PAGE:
● Many students have yet to feel truly listened to by University leadership. If and when they get that hearing, they need to know that their speaking matters. We empathize with students’ wariness and weariness of meetings and bureaucracy that—intentionally or unintentionally—stymie momentum. Affirming and empowering their voices is critical.
● The very first ask in the students’ letter is for the University to openly engage in public dialogue about the failures inherent in policing as a system and how that directly implicates UCPD specifically. Only by coming to such a conversation willing to go beyond defending policing and citing reform efforts, can we collectively imagine a new vision for community care.
● We demand an earnest, solution-based conversation between students and University leadership about specific actions to address their concerns. This should include discussion of response protocols—including de-escalation—to offer a wider range of resources to address emergencies.
● Last October, the Smart Museum hosted the Pozen Center for Human Rights’s panel discussion “The Problem with Police,” which explored matters of reform, abolition, and new visions for justice, while also offering us an opportunity to make connections to artworks on view. We encourage more campus partners to view the museum as a venue for moving these conversations forward.
We join with students in their desire for deeper excavation of the University’s history. The University’s removal of the Stephen A. Douglas plaque was only a start. Monuments can be removed, but the systems and structures that create and perpetuate these insidious symbols are far harder to dismantle. Delving into the University’s history is not about navel-gazing into oblivion. It is about the University claiming its place at the forefront of addressing the crises of anti-Black violence and systemic racism just as boldly as it claims to be at the “forefront of medicine.”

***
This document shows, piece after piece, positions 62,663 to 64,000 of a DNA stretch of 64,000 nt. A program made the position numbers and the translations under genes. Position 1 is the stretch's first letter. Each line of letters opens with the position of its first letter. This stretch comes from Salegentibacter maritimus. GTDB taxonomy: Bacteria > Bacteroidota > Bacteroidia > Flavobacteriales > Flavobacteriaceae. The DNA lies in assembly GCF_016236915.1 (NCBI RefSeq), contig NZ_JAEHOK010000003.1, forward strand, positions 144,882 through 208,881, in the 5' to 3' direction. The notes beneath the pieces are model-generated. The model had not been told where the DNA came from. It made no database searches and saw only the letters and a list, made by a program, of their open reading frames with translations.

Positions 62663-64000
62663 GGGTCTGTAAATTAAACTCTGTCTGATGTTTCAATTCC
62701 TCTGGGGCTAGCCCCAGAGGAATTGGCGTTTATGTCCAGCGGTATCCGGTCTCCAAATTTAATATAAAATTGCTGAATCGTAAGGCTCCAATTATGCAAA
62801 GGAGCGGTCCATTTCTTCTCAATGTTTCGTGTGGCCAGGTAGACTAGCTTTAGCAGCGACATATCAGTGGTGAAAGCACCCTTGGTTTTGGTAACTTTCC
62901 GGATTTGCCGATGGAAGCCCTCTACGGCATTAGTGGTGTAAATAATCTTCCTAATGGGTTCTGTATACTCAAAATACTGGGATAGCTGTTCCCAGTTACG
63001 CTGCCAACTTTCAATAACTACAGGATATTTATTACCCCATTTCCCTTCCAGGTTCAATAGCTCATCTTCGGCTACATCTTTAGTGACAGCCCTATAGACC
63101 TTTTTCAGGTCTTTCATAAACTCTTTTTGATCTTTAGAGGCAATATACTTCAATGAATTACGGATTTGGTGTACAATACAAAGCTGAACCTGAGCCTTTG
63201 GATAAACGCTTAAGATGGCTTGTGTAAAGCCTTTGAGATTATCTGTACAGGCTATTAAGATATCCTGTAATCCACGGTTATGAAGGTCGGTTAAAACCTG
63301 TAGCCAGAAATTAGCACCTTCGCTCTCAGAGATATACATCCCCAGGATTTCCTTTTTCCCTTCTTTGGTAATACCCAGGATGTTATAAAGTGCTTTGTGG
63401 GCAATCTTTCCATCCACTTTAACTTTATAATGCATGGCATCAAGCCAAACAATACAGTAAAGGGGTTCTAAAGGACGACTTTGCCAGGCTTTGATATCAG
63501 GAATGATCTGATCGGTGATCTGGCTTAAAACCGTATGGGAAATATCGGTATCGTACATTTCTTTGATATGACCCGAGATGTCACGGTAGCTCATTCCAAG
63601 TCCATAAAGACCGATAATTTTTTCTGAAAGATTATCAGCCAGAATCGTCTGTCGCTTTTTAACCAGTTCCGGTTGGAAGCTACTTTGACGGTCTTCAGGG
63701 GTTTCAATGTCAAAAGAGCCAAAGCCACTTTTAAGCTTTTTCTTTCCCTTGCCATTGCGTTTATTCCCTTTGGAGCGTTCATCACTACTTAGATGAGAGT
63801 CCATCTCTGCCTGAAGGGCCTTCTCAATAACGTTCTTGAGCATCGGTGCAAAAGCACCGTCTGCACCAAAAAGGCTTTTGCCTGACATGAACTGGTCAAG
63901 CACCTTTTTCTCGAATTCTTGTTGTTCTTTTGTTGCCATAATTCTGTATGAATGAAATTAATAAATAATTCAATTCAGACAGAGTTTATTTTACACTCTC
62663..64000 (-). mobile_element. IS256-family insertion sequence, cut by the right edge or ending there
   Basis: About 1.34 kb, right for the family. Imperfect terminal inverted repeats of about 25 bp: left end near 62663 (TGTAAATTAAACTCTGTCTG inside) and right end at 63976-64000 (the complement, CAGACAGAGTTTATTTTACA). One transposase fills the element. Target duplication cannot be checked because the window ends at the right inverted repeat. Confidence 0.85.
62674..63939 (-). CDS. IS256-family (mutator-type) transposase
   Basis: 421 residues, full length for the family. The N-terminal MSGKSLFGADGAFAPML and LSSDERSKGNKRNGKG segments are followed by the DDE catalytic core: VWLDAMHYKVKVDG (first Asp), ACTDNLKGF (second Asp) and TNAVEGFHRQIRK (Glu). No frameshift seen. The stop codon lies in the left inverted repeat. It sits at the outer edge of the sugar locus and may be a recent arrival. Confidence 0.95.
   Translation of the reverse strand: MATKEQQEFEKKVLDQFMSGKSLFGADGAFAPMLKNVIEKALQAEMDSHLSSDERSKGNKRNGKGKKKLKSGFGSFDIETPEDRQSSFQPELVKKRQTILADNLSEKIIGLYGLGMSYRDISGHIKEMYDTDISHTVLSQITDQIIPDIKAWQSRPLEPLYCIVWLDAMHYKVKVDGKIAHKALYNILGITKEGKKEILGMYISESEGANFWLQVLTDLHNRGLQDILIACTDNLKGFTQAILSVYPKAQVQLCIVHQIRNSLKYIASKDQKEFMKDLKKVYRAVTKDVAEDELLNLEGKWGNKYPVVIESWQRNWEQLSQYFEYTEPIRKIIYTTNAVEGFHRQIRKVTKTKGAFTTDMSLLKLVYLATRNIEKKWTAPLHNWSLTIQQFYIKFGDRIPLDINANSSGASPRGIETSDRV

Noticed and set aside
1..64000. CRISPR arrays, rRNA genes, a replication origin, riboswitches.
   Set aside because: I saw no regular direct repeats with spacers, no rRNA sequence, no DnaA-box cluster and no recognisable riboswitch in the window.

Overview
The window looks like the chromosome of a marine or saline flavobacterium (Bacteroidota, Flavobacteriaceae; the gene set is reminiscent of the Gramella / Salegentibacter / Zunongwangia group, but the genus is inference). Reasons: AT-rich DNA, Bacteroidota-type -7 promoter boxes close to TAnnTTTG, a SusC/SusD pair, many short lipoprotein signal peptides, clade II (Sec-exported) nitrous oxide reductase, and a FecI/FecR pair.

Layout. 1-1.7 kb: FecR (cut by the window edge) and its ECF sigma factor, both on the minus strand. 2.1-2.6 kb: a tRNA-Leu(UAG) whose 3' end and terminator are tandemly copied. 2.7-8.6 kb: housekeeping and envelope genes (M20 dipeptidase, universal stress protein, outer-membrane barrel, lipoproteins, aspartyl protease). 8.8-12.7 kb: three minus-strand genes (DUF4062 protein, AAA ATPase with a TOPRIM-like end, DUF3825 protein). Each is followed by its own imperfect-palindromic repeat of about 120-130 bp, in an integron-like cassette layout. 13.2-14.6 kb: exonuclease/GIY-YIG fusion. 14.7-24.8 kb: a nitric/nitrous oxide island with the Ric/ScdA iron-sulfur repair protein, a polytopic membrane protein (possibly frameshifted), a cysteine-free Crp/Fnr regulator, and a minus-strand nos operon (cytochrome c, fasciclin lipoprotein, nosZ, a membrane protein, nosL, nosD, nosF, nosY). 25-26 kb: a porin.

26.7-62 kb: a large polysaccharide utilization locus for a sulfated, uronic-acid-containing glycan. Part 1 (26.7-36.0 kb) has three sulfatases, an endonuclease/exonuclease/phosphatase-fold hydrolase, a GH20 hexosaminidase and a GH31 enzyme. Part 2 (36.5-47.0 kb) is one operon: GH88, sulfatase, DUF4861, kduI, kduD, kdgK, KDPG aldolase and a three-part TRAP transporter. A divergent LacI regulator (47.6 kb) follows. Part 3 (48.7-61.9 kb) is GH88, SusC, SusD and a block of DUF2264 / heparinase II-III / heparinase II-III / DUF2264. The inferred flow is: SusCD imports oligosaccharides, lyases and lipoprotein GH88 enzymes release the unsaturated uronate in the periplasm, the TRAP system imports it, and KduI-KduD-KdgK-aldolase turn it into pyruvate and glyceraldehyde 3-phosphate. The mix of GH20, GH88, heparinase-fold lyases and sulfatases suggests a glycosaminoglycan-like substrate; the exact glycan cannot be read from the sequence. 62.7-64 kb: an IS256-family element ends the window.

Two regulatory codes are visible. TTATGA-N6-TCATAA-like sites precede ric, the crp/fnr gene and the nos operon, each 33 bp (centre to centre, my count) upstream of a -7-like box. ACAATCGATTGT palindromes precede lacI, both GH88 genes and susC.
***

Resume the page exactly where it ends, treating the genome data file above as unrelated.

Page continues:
Towards our own accountability, the Smart Museum has created a number of non-hierarchical working groups to better understand our shortcomings and architect near-term structural changes in areas of urgency such as equity in human resources, accessibility, internal communication, and audience engagement. Together with colleagues at all levels of the museum, we recently implemented one initial, yet vastly overdue step in this direction, by converting our Guest Services staff positions into part-time, benefits-eligible positions. We see healthcare and equity as inextricably connected, perhaps never more so than in the time of the COVID-19 pandemic. Beyond this, we aim to build on existing partnerships and create new ones while equitably bringing more diverse voices into all levels of the museum.
We are developing our own vision of an anti-racist museum and helping each other make it happen—however long it takes. This is not easy nor is it linear, but we are dedicated to making tangible progress. We continue our work with caution as we flag that important calls to action from faculty, students, and librarians on matters of inclusion, diversity, equity, accessibility, security, and accountability at the University remain unmet. But we continue our work because we find the structures and support within our museum to do so.
As the Smart Museum approaches its 50th anniversary in 2024, the museum is reflecting on its past while seeking out a future that attends to the clarion call for museums globally to address their imbrication in systems of white supremacy. We bring that weight to examining our collection, exhibitions, and programs as we look ahead. As one of the letter’s student signatories put it, “As a museum that serves not only UChicago but the greater South Side, the Smart has the unique ability to employ its existing culture of inclusivity to create opportunities to discuss the University's involvement in neighboring communities.” We know that we can do more.
The University students are more than payers of tuition and winners of future accolades that reflect positively on their alma mater. They are the architects of our shared future. If we don’t listen authentically, we cannot claim to be committed to building and maintaining excellence. The Smart Museum is listening. We are taking action. We summon University leadership to do the same.
Smart IDEA is the Smart Museum's new working group focused on inclusion, Diversity, Equity, and Accessibility.